1926 Ford Model T Boat-tail Speedster Build

Diary of a Speedster Build: 
A journal of the build for those who share the interest and passion. 
Comments and feedback are welcome!  

Keith "Kraz"   k.kraz@verizon.net


Dec. 2009: Boattail Fabrication - Welding, Grinding, Hammering and More Welding

With most of the rough fab finished the boattail is complete minus the lower-center filler and trunk lid.  In order to improve the lines between the rear section and the body, the top-rear section of the body was cut down 2-1/2" where the rear boattail blends in.   Without a sheet-metal roller, a piece of exhaust tube was used as a mandrel to form the filler along the upper-center section.  This was actually fabbed in three pieces to accommodate the compound curve.  

Some of the detail work, including flares for spring clearance and the recesses for the mounting bolt access, have also been completed. 


This project started in the fall of 2008.  Actually, the idea of building a boattail speedster was conceived a year or so prior to that.  My initial concept was to build a speedster based on a Model A chassis and running a flat head, straight-8 of some flavor.  However, a close friend and avid "T" fanatic was also building a speedster and talked me into basing it on the "T" chassis and drive train.   The project "officially" kicked off in September of 2008 when a complete 1926 Ford Model T roadster "barn-find" found its way into my garage.  The intent now is to maintain as many original and period correct components possible.    However, the plan for a boattail remains....


This is car number 3 for me, but my first ground-up project.  My first car was a '63 Nova back in the college days which never made it past the primer stage.  After a prolonged sabbatical from the hot-rod scene, I acquired a 1930 Model A coupe a number of years ago.  Much effort has gone into building and customizing the coupe to my liking.  However, I really wanted to build a car from start to finish.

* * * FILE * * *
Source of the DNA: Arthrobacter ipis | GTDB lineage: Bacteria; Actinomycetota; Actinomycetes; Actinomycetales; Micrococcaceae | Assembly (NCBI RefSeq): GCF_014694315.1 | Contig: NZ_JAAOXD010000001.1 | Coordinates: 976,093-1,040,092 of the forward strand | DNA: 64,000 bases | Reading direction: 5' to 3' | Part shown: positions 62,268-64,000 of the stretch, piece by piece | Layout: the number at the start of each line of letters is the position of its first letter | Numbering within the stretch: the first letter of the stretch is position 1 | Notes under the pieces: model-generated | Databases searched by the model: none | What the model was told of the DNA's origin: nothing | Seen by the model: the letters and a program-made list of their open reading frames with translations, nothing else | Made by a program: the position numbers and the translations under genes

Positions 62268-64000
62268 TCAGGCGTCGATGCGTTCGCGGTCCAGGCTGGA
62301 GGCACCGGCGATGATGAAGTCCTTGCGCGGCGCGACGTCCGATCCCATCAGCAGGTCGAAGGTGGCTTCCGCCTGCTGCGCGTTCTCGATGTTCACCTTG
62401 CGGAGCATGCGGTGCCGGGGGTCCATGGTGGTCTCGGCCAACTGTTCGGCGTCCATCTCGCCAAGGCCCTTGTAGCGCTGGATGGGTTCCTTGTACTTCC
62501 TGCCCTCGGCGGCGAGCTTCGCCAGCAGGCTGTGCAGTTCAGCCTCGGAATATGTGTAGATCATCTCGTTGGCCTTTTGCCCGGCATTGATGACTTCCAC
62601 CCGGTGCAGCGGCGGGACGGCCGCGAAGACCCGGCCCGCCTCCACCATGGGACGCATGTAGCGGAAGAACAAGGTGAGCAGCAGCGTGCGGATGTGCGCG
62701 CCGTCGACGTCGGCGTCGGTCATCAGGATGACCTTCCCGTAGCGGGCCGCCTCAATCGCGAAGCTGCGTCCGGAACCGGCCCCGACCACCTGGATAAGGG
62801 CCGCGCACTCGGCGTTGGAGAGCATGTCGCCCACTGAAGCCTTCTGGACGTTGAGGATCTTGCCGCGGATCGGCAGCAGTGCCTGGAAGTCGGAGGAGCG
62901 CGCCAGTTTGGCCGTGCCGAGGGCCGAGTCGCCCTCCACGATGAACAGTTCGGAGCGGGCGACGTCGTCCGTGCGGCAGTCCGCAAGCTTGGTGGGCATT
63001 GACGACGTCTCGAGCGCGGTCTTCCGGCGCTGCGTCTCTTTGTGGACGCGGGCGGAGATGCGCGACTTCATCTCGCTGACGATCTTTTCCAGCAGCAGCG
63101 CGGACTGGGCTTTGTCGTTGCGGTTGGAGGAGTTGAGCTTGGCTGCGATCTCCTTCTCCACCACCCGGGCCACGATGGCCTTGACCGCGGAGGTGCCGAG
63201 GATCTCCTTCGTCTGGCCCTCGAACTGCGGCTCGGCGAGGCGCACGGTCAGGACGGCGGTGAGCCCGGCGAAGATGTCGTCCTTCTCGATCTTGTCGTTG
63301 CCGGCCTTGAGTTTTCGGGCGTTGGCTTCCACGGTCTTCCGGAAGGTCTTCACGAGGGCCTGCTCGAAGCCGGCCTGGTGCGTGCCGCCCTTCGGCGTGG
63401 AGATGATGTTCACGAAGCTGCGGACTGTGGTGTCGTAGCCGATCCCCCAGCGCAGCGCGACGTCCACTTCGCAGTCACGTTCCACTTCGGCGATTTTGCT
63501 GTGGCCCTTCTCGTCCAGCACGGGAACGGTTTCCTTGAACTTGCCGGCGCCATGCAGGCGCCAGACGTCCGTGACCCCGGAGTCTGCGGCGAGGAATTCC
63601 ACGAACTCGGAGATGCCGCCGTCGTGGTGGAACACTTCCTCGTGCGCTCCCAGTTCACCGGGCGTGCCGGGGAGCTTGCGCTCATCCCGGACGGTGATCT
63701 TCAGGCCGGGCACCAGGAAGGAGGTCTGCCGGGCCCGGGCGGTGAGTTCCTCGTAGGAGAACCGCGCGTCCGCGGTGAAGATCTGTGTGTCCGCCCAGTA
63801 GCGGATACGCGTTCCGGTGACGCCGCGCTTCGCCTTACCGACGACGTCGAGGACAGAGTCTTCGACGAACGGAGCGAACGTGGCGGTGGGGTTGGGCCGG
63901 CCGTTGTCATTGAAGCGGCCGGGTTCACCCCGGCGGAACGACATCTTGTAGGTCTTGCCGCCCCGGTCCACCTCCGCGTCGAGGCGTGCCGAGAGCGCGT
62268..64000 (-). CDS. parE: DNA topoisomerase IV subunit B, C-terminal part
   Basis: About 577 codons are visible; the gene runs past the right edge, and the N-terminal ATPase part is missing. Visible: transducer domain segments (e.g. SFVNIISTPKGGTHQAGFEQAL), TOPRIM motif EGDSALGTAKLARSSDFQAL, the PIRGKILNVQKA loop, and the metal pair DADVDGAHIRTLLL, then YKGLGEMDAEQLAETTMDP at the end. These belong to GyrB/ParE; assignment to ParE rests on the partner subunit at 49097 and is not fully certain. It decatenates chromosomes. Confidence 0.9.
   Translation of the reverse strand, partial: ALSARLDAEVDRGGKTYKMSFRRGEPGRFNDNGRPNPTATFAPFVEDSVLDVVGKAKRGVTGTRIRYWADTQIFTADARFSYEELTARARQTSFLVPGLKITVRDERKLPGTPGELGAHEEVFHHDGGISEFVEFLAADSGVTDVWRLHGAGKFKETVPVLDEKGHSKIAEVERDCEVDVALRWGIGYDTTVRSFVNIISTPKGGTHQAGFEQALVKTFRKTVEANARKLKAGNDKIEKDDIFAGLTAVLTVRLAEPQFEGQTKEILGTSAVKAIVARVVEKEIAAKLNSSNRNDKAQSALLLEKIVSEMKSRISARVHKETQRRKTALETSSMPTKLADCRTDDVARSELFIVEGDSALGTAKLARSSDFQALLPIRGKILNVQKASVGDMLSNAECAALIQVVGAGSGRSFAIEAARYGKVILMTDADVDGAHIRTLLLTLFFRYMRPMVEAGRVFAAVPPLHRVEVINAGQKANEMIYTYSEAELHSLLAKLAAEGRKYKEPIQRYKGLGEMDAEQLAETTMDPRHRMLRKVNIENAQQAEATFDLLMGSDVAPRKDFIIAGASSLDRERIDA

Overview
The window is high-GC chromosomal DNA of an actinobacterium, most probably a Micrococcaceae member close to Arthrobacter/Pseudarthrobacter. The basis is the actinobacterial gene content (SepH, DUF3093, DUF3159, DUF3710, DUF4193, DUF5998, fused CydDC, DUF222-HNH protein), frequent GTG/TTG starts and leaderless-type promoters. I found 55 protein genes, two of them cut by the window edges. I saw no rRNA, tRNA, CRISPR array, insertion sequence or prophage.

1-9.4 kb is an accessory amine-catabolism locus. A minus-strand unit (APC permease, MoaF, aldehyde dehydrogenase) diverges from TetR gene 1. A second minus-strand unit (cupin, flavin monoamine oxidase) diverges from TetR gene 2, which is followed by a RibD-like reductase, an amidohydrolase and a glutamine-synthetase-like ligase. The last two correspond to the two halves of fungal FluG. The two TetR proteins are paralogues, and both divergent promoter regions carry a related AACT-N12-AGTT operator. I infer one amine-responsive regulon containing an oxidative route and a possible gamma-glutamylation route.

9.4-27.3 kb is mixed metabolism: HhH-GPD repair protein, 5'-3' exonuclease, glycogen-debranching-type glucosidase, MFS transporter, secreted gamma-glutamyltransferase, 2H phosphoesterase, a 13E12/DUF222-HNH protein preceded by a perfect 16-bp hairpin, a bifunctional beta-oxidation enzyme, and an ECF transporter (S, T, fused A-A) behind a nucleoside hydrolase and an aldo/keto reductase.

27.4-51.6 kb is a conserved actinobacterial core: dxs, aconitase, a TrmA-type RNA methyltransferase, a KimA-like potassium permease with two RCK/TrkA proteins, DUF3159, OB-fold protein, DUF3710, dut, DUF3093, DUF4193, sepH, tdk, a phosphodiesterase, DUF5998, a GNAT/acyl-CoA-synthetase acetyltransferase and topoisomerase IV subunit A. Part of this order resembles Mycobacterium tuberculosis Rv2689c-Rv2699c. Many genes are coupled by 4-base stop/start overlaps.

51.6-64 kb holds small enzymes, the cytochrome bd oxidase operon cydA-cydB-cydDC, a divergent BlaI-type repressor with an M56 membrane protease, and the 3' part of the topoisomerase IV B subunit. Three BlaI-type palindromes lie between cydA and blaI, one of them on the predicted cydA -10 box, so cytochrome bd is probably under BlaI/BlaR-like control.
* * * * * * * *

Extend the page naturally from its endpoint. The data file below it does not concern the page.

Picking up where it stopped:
The added challenge of this project is that this is an amateur, home-garage build.  "Weekend warrior" sums it up best.  Basic garage tools, a small MIG welder, and handful of Harbor Freight tools are about all of the resources I own with limited access to a few machine shop tools.

Build Diary

Sept. 2008: The Beginning

Pictures of the 1926 Roadster as we pulled it from a barn in Bremerton, Washington.  It was complete car with turtledeck and pickup bed, '26 motor, and Ruckstell 2-speed rear end.  It is unknown when it was last run. 

Oct. 2008: Disassembly

Beginning of the tear-down.  The body is in decent shape though there is some rust and thin spots in sheet metal.  A couple of patch panels had been previously (and poorly) installed and will likely be cut out.  The frame is rough, but usable.  Drive train is complete.

Dec. 2008: Rear-Frame "Z" Mod

Model T's sit surprisingly high off the ground.  Since the intent is build a 1920's era racer, a lowered stance is desired.  The critical consideration is maintaining ground clearance for the engine/transmission drain plug.  After some research on the internet, I settled on an 8" drop.  This is very aggressive and will leave only 5-6" clearance on on the transmission.  If needed the rear spring can be shimmed to raise the rear of the car. 

The z'd section of the frame was accomplished  using a section from another frame and welded in place.  

Here the Ruckstell 2-speed rear axel has been rebuilt and painted (however, the color scheme has since changed....a couple of times).